CHARLOTTE, N.C. - It's as if nursing has always been in Julianna Clair's blood.
“I always knew that I wanted to do something in healthcare and medicine so nursing was an easy fit,” Clair said.
That's why she's excited to take a three-month tour with Mercy Ships -- a nonprofit floating hospital that provides needed surgeries and provides medical training in poverty-stricken countries.
“They would do pretty amazing things like take off tumors the size of grapefruits or softballs,” Clair said.
Clair has served before when she spent 1 year aboard a Mercy Ship in the Congo. Her next tour was supposed to head to Guinea this month, but that changed because of the spread of Ebola.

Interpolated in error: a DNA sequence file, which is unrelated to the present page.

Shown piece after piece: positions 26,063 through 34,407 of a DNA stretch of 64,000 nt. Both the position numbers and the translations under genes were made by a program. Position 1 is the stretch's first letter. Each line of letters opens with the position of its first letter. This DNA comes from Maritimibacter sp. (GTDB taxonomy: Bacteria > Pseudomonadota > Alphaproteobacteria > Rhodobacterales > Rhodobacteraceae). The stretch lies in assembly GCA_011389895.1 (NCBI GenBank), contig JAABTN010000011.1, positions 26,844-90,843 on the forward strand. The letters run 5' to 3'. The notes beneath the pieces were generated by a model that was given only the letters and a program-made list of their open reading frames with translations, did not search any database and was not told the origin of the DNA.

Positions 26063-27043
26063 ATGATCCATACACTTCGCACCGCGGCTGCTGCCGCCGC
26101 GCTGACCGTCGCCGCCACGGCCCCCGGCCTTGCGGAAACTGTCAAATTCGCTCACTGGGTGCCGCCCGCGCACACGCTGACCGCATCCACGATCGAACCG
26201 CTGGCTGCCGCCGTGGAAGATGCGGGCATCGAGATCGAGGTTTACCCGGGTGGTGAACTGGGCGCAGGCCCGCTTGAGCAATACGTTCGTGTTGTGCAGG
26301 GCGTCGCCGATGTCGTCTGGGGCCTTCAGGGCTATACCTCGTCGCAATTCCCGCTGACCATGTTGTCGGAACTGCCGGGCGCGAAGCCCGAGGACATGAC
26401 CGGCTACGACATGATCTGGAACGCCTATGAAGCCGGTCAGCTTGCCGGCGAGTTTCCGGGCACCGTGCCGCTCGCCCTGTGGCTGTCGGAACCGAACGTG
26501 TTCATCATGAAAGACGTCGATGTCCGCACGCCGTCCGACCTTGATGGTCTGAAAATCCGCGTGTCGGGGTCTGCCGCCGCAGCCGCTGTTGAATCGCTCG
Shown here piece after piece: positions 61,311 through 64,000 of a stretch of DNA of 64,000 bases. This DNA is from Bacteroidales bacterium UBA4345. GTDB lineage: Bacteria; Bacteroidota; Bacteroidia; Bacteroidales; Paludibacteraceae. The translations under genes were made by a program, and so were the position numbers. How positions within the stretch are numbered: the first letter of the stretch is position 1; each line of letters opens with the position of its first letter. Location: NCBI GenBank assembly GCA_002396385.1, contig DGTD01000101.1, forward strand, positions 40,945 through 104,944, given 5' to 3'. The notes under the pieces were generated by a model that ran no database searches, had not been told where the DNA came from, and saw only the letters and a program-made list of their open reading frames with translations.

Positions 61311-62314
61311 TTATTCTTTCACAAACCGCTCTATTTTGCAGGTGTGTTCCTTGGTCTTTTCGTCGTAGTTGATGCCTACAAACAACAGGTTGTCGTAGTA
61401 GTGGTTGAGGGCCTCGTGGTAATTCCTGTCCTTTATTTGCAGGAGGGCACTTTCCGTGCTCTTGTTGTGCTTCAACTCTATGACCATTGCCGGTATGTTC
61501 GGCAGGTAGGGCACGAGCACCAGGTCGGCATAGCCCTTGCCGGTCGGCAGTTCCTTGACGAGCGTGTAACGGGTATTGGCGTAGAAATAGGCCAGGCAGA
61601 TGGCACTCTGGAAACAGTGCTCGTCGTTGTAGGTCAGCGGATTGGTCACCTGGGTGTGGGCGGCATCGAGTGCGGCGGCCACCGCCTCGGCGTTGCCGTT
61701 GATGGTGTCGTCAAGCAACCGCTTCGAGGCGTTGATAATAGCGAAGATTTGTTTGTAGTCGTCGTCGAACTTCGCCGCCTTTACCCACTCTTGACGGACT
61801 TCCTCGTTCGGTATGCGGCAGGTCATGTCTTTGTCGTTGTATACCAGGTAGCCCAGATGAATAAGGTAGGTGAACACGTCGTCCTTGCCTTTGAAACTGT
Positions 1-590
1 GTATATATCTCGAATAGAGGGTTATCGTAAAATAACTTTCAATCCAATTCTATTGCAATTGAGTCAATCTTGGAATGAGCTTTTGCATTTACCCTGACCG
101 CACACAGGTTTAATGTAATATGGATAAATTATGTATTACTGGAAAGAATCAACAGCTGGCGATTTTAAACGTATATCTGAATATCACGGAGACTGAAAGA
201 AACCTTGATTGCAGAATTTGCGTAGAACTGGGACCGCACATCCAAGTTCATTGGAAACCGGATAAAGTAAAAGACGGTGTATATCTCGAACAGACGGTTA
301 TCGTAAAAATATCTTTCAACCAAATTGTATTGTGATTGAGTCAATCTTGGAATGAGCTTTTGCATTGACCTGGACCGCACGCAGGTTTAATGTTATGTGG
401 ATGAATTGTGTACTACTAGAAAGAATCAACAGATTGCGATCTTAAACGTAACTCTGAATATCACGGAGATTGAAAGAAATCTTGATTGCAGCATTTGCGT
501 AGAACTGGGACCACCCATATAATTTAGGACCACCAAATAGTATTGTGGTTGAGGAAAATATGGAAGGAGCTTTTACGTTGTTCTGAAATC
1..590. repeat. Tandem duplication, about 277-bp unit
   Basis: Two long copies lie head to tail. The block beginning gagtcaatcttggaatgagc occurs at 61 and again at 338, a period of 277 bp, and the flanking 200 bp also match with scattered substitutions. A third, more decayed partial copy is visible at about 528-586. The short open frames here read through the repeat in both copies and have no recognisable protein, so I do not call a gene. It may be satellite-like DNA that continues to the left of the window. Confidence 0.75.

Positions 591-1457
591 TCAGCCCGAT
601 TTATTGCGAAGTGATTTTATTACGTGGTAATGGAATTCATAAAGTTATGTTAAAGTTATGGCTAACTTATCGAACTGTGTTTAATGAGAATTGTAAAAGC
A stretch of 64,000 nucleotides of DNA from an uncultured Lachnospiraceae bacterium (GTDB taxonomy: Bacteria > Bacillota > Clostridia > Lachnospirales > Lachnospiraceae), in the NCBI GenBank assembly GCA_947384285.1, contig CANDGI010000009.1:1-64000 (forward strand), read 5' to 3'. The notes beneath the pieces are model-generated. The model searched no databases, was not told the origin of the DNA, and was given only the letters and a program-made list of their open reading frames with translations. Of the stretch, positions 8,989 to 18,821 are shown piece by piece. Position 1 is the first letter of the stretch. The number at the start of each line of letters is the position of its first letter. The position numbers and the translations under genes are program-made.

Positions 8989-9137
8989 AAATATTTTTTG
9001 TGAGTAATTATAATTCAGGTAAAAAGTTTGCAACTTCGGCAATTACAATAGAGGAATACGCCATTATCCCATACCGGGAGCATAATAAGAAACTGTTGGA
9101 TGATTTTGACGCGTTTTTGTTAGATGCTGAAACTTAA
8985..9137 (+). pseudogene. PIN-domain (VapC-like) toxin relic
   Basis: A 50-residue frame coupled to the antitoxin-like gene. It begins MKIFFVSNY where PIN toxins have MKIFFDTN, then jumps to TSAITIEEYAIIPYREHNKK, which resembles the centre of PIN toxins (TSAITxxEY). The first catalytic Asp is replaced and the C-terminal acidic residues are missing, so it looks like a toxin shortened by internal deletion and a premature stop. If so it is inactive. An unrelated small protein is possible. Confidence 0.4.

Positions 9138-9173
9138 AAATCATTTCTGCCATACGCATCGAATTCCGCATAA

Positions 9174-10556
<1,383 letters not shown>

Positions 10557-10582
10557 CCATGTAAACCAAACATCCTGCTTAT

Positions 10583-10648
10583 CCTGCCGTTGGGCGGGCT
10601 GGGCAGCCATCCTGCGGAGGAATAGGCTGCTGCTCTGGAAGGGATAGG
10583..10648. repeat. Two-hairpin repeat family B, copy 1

Instead the crew was going to head to the country of Benin.
“And now with the presence of Ebola in Nigeria, which neighbors Benin, we've decided to delay the ship for two weeks, which allows us to more closely monitor the situation because the safety of our crew is paramount for us,” said Mercy Ships spokesperson Michelle Bullington.
Officials with Mercy Ships are monitoring reports and staying in contact with local African governments and consulting with the Centers for Disease Prevention and Control.
They want to make sure they don’t put the crew in any hazardous situation.
Clair said the Ebola outbreak has not deterred her desire to serve.
“No I still want to go serve and love on people,” Clair said.
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